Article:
Much has been made of the extraordinary benefit of mothers breastfeeding their babies from the first moment. But did you know or did you know the incredible Benefits of Breastfeeding in Children with Autism? In the next post you will find everything related.
Although there are medical aspects that are still being investigated around autism, there is more and more evidence that there are co-morbidities associated with this condition, that is, alterations in various body systems that could explain the appearance or exacerbation of one or more features of the Autism spectrum disorder (ASD).
Considering genetic or epigenetic theories (involving genes and the environment), the system that is generally described as the main affected is the gastrointestinal and when it is affected, so is the immune system or better known as the defense system.
When a mother breastfeeds her baby the first few times, she supplies colostrum (which are those first drops of milk that come out after birth). It contains an important source of secretory immunoglobulin A (secretory IgA). Its function is to create a kind of protective barrier in the cell membranes of the baby's nose, throat and intestine, protecting it from diseases. When reviewing the most common pathologies in infants, we find that these are the areas of the body most prone to infectious processes.
One of the theories in boys or girls with autism is that they have a greater susceptibility to inflammation in the intestine and respiratory tract, so if non-human products are administered, the risk of allergies, sensitivities and food intolerances is significantly increased that lead to inflammatory processes that start in the gastrointestinal tract and spread later to other systems.
When the gastrointestinal system of a baby (or any person) becomes inflamed, its microbiota is modified, that is, the beneficial microorganisms that maintain the balance to adequately absorb the nutrients in food and release the toxins that harm us.
Breast milk not only has the secretory IgA that reduces this risk, it also brings with it that special food required by these microorganisms, since it is rich in prebiotics and natural probiotics fundamental in the absorptive process. At the same time it is highly digestible, so the baby's intestinal habit is kept in line with the proper release of toxins.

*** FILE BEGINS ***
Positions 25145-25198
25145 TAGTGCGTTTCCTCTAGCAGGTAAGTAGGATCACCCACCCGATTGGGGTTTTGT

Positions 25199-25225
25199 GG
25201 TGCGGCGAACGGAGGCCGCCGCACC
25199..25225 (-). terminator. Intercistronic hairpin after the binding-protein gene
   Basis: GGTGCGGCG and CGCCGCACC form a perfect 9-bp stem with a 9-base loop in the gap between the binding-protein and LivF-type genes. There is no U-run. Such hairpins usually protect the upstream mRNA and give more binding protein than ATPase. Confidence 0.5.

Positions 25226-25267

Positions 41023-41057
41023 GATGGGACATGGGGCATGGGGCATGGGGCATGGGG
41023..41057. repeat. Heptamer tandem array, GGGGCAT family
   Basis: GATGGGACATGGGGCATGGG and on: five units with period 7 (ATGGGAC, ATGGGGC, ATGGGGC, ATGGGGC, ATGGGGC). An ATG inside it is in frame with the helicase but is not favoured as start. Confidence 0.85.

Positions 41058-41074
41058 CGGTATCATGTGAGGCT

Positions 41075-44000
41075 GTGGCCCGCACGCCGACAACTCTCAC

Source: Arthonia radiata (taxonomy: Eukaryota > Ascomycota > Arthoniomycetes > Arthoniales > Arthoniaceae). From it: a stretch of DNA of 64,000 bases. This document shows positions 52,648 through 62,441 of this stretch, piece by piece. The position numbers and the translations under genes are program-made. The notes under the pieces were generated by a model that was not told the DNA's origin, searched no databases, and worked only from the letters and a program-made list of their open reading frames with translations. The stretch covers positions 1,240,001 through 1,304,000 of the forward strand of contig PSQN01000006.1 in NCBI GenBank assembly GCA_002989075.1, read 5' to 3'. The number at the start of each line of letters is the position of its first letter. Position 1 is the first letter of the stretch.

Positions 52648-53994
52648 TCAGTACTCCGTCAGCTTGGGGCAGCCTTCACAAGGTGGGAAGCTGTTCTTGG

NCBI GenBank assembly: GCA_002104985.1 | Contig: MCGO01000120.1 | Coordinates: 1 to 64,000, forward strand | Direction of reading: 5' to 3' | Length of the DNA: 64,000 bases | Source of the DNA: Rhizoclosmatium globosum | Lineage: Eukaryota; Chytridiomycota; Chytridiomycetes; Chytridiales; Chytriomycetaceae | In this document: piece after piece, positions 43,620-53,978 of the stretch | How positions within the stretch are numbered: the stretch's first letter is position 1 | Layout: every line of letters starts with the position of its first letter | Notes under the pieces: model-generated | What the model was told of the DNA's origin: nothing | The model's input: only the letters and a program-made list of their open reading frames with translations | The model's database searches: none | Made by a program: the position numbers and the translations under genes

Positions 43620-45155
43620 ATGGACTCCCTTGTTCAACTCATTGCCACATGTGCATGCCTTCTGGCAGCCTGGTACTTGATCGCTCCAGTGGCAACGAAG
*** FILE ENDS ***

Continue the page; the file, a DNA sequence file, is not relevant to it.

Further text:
When toxins, which are nothing more than substances that are harmful to the body, are not adequately eliminated by the gastrointestinal system (due to being inflamed and permeabilized), they are able to enter the bloodstream, migrate to neurons and create a kind of short circuit in their connections, which can be clinically manifested in infants as sleep disturbance, irritability, little or no eye contact, impaired motor skills, little or no babbling, or limited outward empathy, some of these early signs of autism.
A fundamental component for the integral development of the baby are proteins and, although many are unaware of it, one of those present in breast milk is casein (commonly known whose origin is the cow, goat, buffalo, sheep or camel). By being provided by the mother, it practically eliminates the risk of causing allergy, sensitivity or food intolerance, because although it sounds redundant, mother and baby are of the human race, while baby and cow do not belong to the same race.
The study of the synergy between the gastrointestinal-immune-neurological systems is currently the focus of most of the research related to autism. And it is that an imbalance in it has been denoted in many people with this condition and once they are solved, a significant number of them significantly reduce (there are even cases where they disappear) the most dysfunctional characteristics.
Breastfeeding plays a key element in this equation, since it intervenes from the earliest stage of every human being and where prevention is important.
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